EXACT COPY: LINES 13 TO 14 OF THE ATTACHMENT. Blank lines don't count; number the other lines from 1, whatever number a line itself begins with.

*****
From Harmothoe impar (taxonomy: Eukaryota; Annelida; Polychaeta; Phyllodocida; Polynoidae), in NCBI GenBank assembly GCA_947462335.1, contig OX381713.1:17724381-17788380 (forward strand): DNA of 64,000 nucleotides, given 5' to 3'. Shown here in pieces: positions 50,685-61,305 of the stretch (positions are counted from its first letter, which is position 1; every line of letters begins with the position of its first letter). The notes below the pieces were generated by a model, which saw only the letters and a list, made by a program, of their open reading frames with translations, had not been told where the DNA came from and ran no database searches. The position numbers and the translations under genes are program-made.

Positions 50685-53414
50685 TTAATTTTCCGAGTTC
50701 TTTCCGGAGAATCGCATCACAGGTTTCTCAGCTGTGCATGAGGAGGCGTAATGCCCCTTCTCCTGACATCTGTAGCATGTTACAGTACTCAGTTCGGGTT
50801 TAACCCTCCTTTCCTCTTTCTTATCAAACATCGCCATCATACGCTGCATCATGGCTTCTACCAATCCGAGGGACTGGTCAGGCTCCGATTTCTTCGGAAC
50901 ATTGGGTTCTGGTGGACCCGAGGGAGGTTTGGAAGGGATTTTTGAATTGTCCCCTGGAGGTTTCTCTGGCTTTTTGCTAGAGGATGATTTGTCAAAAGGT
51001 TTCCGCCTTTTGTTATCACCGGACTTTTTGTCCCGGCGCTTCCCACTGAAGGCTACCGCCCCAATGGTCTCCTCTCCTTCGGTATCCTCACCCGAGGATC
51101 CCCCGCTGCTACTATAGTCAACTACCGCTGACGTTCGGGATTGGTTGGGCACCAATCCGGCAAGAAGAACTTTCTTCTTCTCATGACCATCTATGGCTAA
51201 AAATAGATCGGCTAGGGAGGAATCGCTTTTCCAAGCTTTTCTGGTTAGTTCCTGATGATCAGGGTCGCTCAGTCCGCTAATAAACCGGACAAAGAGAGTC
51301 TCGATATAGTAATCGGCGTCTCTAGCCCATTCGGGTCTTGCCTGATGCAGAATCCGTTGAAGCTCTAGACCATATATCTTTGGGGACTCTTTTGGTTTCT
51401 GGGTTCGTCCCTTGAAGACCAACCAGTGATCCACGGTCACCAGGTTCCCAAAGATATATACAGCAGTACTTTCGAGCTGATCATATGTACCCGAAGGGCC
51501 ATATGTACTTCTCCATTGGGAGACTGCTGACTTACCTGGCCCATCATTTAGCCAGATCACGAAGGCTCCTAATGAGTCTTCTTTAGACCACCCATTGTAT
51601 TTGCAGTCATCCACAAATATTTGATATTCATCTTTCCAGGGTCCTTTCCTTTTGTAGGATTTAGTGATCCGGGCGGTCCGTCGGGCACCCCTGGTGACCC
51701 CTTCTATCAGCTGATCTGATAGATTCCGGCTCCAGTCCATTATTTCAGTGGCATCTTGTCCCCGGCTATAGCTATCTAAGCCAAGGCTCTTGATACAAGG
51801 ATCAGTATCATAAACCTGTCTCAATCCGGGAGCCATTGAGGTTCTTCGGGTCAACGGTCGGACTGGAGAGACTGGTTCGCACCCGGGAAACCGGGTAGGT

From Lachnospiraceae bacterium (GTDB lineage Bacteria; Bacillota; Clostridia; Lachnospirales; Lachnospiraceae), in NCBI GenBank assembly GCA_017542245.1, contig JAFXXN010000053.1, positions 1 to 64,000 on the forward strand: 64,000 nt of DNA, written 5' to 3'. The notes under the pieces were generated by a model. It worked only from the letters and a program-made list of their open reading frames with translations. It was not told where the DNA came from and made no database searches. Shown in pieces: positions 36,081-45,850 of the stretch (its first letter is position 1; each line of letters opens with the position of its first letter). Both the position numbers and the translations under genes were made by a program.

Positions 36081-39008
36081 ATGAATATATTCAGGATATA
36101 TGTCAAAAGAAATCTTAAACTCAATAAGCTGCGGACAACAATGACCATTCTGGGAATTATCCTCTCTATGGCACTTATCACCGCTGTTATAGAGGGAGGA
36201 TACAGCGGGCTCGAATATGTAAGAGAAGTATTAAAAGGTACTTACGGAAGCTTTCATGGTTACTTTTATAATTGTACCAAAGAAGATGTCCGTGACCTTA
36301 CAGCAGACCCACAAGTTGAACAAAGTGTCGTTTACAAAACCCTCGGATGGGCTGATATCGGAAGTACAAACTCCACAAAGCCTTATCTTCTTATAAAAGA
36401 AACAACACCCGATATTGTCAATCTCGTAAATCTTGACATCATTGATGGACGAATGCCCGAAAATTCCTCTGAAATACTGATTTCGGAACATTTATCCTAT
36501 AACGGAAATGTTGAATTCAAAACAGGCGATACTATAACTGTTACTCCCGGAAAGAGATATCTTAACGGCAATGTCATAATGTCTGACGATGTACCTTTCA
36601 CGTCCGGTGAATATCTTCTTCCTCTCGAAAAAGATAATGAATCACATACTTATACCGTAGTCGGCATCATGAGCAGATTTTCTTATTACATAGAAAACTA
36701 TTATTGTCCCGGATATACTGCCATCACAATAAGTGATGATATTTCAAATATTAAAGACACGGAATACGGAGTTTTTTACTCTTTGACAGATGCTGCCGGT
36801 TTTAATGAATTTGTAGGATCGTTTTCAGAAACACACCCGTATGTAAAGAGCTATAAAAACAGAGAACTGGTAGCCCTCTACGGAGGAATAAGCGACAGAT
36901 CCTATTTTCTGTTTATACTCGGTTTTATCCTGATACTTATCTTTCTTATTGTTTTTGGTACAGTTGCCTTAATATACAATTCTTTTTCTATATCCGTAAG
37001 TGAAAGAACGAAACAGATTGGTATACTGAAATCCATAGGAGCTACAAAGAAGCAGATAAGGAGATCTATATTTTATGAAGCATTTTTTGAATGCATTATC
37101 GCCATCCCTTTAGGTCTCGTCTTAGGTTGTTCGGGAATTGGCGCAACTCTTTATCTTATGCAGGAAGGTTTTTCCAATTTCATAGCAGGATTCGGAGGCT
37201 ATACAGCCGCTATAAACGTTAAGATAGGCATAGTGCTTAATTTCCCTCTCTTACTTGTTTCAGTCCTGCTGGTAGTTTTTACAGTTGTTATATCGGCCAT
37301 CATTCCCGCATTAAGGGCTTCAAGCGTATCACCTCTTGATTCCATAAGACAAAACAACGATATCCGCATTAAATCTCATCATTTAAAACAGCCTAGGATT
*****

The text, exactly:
51601 TTGCAGTCATCCACAAATATTTGATATTCATCTTTCCAGGGTCCTTTCCTTTTGTAGGATTTAGTGATCCGGGCGGTCCGTCGGGCACCCCTGGTGACCC
51701 CTTCTATCAGCTGATCTGATAGATTCCGGCTCCAGTCCATTATTTCAGTGGCATCTTGTCCCCGGCTATAGCTATCTAAGCCAAGGCTCTTGATACAAGG